Amendment 2
Make your own free website on
The Constitutional Defense: Amendment 2

The Second Amendment:

A well regulated Militia, being necessary to the security of a free State, the right of the people to keep and bear Arms, shall not be infringed.

The Second Amendment is considered by many to be inapplicable in today's world. Some say that it does not refer to firearms available today, because all the citizens (and government) had when the document was written were muskets. There is documented and officially recognized evidence that the Founding Fathers wrote and approved the Second Amendment for two main reasons: self-defense, and defense from the American government itself. It is extremely difficult to defend yourself against attackers or oppressors unless you have modern weaponry at least comparable to that of your attackers and oppressors. In the 1700s that meant muskets, but today it means handguns, shotguns, and rifles (including submachine guns and "assault" rifles). "Arms," therefore, does not refer to the weaponry available at the time the amendment was written, but rather to the weaponry currently available and in use by potential attackers and the government. In response to this, some people might say that this would include tanks, planes, helicopters, missiles, etc. What they fail to realize is the fact that this amendment is an individual right, just like all of the other amendments in the Bill of Rights. That means two things. One, individuals have the right to keep and bear arms; it is not a collective right that can regulated. Two, all of the arms protected by the Second Amendment must be individual arms. One person must be able to carry and operate a weapon for it to be protected under this amendment.
Some say the Second Amendment is not an individual right, but rather a collective one that can be regulated. This is completely false. It refers to "the right of the people," but so do other sections of the Constitution when referring to individual rights. In addition, the Supreme Court decided that "the people" in the First, Second, Fourth, Ninth, and Tenth Amendments means "all individuals." Every single one of the amendments in the Bill of Rights refers to individual rights. In fact, only one, the Tenth, even makes a mention of a collective right: that of the states.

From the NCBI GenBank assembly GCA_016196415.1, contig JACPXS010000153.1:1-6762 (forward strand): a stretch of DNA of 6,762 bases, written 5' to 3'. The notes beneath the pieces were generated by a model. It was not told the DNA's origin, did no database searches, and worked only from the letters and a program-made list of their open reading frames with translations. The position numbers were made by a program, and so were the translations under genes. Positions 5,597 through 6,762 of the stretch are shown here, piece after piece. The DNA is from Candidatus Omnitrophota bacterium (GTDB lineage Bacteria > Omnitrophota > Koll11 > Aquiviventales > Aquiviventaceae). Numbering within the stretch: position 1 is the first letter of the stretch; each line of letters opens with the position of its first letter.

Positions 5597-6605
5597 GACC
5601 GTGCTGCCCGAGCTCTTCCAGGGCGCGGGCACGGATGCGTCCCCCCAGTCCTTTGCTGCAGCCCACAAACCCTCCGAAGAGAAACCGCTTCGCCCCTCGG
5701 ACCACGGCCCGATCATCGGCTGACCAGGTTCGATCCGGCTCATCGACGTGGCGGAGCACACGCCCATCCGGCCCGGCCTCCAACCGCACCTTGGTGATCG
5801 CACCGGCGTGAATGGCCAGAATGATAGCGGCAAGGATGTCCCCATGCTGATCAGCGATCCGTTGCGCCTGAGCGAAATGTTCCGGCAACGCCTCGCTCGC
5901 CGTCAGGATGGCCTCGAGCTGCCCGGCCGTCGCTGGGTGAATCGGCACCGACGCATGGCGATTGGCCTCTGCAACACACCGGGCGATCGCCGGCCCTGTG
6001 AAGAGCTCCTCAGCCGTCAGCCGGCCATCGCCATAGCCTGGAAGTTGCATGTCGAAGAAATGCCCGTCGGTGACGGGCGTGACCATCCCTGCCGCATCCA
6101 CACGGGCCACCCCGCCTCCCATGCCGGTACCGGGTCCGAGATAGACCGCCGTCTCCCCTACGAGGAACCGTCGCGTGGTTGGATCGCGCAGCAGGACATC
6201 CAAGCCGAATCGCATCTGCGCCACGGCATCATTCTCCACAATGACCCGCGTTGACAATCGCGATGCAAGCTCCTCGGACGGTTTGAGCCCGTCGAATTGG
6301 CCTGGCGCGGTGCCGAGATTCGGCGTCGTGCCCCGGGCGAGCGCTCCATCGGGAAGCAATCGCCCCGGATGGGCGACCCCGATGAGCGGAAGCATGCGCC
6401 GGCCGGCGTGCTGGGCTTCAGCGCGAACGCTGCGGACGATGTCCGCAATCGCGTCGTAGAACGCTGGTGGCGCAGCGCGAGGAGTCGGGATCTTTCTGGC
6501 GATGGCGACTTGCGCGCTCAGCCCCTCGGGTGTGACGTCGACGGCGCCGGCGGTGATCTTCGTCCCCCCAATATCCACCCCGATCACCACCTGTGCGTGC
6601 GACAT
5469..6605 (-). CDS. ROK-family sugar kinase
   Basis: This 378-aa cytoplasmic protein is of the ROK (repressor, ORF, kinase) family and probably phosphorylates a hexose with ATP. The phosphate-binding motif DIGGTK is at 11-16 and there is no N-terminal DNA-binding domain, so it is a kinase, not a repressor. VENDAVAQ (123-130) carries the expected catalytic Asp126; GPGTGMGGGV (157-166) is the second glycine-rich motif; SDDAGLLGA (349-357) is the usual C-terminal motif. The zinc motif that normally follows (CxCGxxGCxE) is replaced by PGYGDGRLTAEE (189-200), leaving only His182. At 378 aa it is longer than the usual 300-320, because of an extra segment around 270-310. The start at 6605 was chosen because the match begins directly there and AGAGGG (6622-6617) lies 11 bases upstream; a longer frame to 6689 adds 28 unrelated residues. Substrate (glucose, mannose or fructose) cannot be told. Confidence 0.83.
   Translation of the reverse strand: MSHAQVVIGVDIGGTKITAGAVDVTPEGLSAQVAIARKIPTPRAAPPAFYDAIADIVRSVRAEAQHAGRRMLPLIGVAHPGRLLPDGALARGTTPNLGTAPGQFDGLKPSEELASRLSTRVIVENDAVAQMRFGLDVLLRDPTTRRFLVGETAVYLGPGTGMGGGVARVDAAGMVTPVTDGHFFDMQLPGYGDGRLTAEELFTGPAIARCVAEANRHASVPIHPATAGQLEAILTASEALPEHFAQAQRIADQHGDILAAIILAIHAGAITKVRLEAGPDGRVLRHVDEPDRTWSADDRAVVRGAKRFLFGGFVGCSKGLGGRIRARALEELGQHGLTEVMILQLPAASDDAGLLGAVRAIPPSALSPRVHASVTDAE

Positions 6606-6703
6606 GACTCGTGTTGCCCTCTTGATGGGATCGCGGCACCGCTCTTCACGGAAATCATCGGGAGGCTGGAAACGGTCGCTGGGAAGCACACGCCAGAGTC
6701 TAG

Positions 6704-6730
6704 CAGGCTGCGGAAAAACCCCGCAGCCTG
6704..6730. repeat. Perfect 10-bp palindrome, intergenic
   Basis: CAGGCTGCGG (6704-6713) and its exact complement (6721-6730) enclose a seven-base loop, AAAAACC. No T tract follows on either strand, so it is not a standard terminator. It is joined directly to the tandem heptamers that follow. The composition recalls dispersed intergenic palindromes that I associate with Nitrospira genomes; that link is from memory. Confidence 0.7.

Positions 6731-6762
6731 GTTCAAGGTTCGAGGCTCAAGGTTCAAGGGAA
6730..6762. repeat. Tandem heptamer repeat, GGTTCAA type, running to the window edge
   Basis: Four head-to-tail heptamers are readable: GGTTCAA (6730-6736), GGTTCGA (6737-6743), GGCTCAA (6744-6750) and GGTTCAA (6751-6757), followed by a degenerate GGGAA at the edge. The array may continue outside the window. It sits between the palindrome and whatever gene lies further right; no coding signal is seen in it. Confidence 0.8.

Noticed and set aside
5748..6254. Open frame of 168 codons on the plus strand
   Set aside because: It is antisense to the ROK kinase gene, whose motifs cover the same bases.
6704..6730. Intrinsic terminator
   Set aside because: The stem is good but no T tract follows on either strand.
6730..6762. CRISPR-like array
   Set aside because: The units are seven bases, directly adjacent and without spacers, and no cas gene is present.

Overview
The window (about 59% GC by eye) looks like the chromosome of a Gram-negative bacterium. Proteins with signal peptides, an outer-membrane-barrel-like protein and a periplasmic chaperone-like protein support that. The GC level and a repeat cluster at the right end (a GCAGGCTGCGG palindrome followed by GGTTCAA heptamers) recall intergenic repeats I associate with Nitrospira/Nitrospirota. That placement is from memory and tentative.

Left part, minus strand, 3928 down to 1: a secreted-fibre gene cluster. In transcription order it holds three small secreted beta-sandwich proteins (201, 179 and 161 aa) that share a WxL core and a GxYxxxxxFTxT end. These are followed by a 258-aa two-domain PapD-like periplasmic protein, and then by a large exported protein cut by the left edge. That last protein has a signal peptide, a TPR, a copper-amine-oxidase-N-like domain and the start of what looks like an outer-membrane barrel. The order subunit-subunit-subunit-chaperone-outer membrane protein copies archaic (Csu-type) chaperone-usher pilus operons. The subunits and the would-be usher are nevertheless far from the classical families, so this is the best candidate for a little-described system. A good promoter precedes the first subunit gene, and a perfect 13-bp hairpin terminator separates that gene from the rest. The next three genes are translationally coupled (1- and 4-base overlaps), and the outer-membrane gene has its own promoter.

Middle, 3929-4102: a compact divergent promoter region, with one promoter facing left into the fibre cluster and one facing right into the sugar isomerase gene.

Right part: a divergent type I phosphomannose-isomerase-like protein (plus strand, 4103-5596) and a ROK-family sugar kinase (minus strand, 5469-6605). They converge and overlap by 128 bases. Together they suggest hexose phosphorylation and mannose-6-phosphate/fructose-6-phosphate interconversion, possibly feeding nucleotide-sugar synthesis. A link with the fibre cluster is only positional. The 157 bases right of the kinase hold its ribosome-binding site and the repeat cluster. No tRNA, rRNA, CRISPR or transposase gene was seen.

Some say that the Second Amendment isn't applicable today, because they claim that the reason for keeping and bearing arms is only for the purpose of having a militia, and now that America has a standing military, there is no need for the militia. As mentioned previously, documented and officially recognized evidence shows that the two main reasons for keeping and bearing arms were not directly related to a militia. Also, there is grammatical evidence in the amendment itself. A federal court correctly noted that there are two clauses in the amendment: "A well regulated Militia, being necessary to the security of a free State" and "the right of the people to keep and bear Arms, shall not be infringed." The court further noted that the first clause is dependent; it needs the second clause to exist. The second clause is independent, it does not need the first clause to exist. The word "militia" does not appear in the independent clause, because it is not necessary. What is necessary is "the right of the people to keep and bear Arms, shall not be infringed." In addition, the main body of the Constitution provided for a standing military and state militias. The founding fathers saw a need for both, and just because some people today don't see a need for the militias does not nullify the right to have them.

2000 Election

This election is more important than any other in our lifetime, because if Gore and other anti-gunners get elected, our gun rights will be non-existent in a few years. If you care at all about your Constitutional right to keep and bear arms, then you must vote for Bush, and for pro-gun representatives for Congress and at your local level. If we do nothing, we will lose everything.

If you have any comments or suggestions, please e-mail Jonathan Clark at
Main Page